Our Modern Aeneid
Vergil’s Aeneid is, of course, a longtime standard of the liberal arts curriculum. However, it has seen revived interest outside the academy. Since 2017, Vergil’s epic has featured in articles in the Washington Post, The Wall Street Journal, and The New Yorker. All three articles argue that the Aeneid speaks as much to modernity as it does to antiquity. Mendelsohn’s New Yorker piece put it best, writing,
Aeneas [is] . . . a survivor, a person so fractured by the horrors of the past that he can hold himself together only by an unnatural effort of will, someone who has so little of his history left that the only thing that gets him through the present is a numbed sense of duty to a barely discernible future that can justify every kind of deprivation. It would be hard to think of a more modern figure. Or, indeed, a more modern story.
Nearly every review of various recent translations provides an impassioned reaffirmation of the epic’s contemporary relevance. However, scholarly practice has trailed behind scholarly rhetoric in this regard. For example, in demonstrating the modern importance of Vergil’s classic, a number of reviews from the late 2000s briefly stress the similarities between Vergil and Kipling’s views of empire. As the government sanctioned poets of global empires, one might expect to find thorough comparisons between Kipling and Vergil in the literature. Remarkably, one would find several articles devoted to historical inquiry into the quality of Kipling’s classical education, but none directly considering the relationship between those classics and his own writing.
The gap between the general claims of the Aeneid’s relevance and a rigorous working out of the details is initially startling. After all, the Aeneid hardly lacks for excellent scholarship and commentary. However, upon reflection the lacuna is unsurprising. Scholarship on the Aeneid typically comes from classicists focused on the text’s language and poetics, and its historical and cultural contexts. It is treated as an explicitly Roman cultural artifact. Since classicists are in part historians, a natural direction to expand their work on the Aeneid is to consider its reception in other historical epochs. This is precisely what we see in, e.g., Hardie’s impressive work in cataloging centuries worth of use and misuse of the epic, and Farrell and Putnam’s discussion of modern criticism of and response to the Aeneid.However, these historical methods, as important and useful as they are, won’t suffice to examine the modern significance of the text. That requires a thoroughly interdisciplinary approach.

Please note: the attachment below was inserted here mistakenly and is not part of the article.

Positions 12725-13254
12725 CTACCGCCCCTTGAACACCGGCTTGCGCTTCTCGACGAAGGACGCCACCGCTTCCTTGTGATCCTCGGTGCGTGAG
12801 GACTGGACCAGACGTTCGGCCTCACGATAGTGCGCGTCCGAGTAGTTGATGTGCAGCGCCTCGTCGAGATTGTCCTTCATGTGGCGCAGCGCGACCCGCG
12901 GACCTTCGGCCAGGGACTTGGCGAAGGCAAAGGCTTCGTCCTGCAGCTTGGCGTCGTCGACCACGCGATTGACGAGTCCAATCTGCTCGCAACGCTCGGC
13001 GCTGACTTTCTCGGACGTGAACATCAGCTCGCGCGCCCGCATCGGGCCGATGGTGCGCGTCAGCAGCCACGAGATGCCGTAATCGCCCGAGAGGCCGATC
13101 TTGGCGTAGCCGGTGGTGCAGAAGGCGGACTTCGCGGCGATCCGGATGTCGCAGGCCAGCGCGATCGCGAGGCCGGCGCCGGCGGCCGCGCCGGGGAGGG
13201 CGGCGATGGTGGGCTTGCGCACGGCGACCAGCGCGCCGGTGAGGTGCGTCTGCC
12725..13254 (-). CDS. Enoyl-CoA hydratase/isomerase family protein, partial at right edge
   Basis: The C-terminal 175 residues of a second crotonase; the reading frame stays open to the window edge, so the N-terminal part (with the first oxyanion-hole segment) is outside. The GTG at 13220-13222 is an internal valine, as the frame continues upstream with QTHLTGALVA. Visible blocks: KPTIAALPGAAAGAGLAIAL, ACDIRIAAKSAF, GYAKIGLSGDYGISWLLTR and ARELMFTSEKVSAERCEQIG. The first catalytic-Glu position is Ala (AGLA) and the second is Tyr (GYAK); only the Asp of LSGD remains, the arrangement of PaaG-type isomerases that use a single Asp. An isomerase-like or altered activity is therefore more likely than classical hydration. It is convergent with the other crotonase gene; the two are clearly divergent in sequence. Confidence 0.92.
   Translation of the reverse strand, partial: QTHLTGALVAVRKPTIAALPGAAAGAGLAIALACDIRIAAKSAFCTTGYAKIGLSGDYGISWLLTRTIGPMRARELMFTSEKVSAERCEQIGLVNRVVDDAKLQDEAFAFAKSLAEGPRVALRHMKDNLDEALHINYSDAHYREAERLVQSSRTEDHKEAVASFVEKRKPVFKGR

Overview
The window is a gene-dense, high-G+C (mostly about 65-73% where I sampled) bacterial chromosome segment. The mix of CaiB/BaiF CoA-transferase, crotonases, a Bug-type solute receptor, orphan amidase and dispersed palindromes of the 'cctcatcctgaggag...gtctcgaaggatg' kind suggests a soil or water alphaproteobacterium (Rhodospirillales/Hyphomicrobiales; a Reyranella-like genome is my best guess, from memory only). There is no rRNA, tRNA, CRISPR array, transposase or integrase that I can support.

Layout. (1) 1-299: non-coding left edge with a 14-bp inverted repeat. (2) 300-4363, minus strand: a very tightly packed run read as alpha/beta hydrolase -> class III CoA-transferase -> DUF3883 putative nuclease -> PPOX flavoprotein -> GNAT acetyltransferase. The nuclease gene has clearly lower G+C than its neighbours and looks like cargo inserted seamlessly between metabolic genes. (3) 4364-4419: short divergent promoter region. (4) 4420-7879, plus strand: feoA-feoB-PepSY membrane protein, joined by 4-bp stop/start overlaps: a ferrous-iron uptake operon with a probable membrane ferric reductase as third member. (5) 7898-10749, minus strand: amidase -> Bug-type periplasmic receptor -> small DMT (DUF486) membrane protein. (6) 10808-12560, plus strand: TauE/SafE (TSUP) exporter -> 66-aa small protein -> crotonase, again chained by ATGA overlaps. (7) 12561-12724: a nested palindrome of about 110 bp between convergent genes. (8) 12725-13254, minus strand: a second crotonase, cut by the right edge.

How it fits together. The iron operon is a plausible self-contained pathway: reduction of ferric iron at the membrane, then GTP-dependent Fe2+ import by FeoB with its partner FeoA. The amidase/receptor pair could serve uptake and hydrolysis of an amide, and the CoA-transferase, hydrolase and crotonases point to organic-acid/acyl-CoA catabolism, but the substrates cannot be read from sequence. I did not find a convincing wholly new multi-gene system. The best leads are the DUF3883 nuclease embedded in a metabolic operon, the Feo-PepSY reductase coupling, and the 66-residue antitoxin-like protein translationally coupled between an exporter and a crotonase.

We propose a volume of essays from a diverse group of scholars and artists that represents a multidisciplinary, multicultural redeployment of the Aeneid. We do not propose examining the Aeneid as a decidedly Roman text. Nor do we propose an examination of a cultural artifact. Rather, we seek to present a volume that deploys the Aeneid anew, one that not only reflects the Aeneid’s status as a ‘modern story’ (Mendelsohn, loc. cit.), but one that inserts the Aeneid into contemporary discourse. We understand ‘contemporary’ and ‘modern’ rather broadly—essays need not be limited strictly to the new millennium. Papers that address, for example, the Vietnam War, the Khmer Rouge, or the Rwandan genocide, would certainly be welcome.
We invite submissions that engage with the aforementioned issues or related ones regarding the Aeneid, including the following:
- Artistic and cultural appropriation and reclamation, especially from a post-colonial perspective
- Using the Aeneid to explore constructions of gender
- Representations of trauma and its effects
- The Aeneid as therapy
- The Aeneid and modern commemorations
- The representation/literature/philosophy/theorizing of immigrants, immigration, refugees, cosmopolitanism, and global justice
- Race and ethnicity in the Aeneid
- Using the Aeneid to negotiate difference
- How the Aeneid complicates, or enriches modern (broadly construed) texts, art works, etc. (such as an analysis of the Aeneid and other later artworks of empire)
- The Aeneid as symbol and its function as a mine for cultural signposts, etc.
- The Aeneid and pedagogy
- The Aeneid in the public and/or digital humanities
Final papers should run between 4,000–6,000 words (inclusive of endnotes and works cited) and be formatted according to Chicago Manual of Style (17th Edition). Cite and abbreviate ancient texts according to the Oxford Classical Dictionary (3rd Edition). Revisions may be requested as a condition of acceptance. Please send all queries to the editors (Joseph R. O’Neill and Adam Rigoni) at email@example.com.
Authors are invited to submit an abstract of approximately 500 words, along with a select bibliography of at least ten sources, and an author bio of approximately 250 words to the editors at firstname.lastname@example.org by May 1, 2020.